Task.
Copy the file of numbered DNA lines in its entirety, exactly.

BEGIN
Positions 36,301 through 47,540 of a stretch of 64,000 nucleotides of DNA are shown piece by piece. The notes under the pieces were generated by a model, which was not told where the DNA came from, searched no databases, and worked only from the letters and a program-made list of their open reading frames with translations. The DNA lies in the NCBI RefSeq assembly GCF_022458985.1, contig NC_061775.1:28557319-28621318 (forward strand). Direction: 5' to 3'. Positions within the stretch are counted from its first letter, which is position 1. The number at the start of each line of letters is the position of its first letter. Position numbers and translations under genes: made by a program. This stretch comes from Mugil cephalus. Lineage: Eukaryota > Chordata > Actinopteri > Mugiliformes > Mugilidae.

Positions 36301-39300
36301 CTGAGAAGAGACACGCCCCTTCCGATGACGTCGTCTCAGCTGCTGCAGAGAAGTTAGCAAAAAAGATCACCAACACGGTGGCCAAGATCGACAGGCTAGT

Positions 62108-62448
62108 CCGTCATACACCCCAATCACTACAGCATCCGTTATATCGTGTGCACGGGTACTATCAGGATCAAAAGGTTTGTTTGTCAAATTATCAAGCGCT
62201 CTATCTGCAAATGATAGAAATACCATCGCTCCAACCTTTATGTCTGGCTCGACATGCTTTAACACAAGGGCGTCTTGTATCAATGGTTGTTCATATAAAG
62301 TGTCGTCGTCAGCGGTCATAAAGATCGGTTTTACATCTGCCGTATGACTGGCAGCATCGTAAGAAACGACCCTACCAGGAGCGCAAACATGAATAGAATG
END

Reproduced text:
Positions 36,301 through 47,540 of a stretch of 64,000 nucleotides of DNA are shown piece by piece. The notes under the pieces were generated by a model, which was not told where the DNA came from, searched no databases, and worked only from the letters and a program-made list of their open reading frames with translations. The DNA lies in the NCBI RefSeq assembly GCF_022458985.1, contig NC_061775.1:28557319-28621318 (forward strand). Direction: 5' to 3'. Positions within the stretch are counted from its first letter, which is position 1. The number at the start of each line of letters is the position of its first letter. Position numbers and translations under genes: made by a program. This stretch comes from Mugil cephalus. Lineage: Eukaryota > Chordata > Actinopteri > Mugiliformes > Mugilidae.

Positions 36301-39300
36301 CTGAGAAGAGACACGCCCCTTCCGATGACGTCGTCTCAGCTGCTGCAGAGAAGTTAGCAAAAAAGATCACCAACACGGTGGCCAAGATCGACAGGCTAGT

Positions 62108-62448
62108 CCGTCATACACCCCAATCACTACAGCATCCGTTATATCGTGTGCACGGGTACTATCAGGATCAAAAGGTTTGTTTGTCAAATTATCAAGCGCT
62201 CTATCTGCAAATGATAGAAATACCATCGCTCCAACCTTTATGTCTGGCTCGACATGCTTTAACACAAGGGCGTCTTGTATCAATGGTTGTTCATATAAAG
62301 TGTCGTCGTCAGCGGTCATAAAGATCGGTTTTACATCTGCCGTATGACTGGCAGCATCGTAAGAAACGACCCTACCAGGAGCGCAAACATGAATAGAATG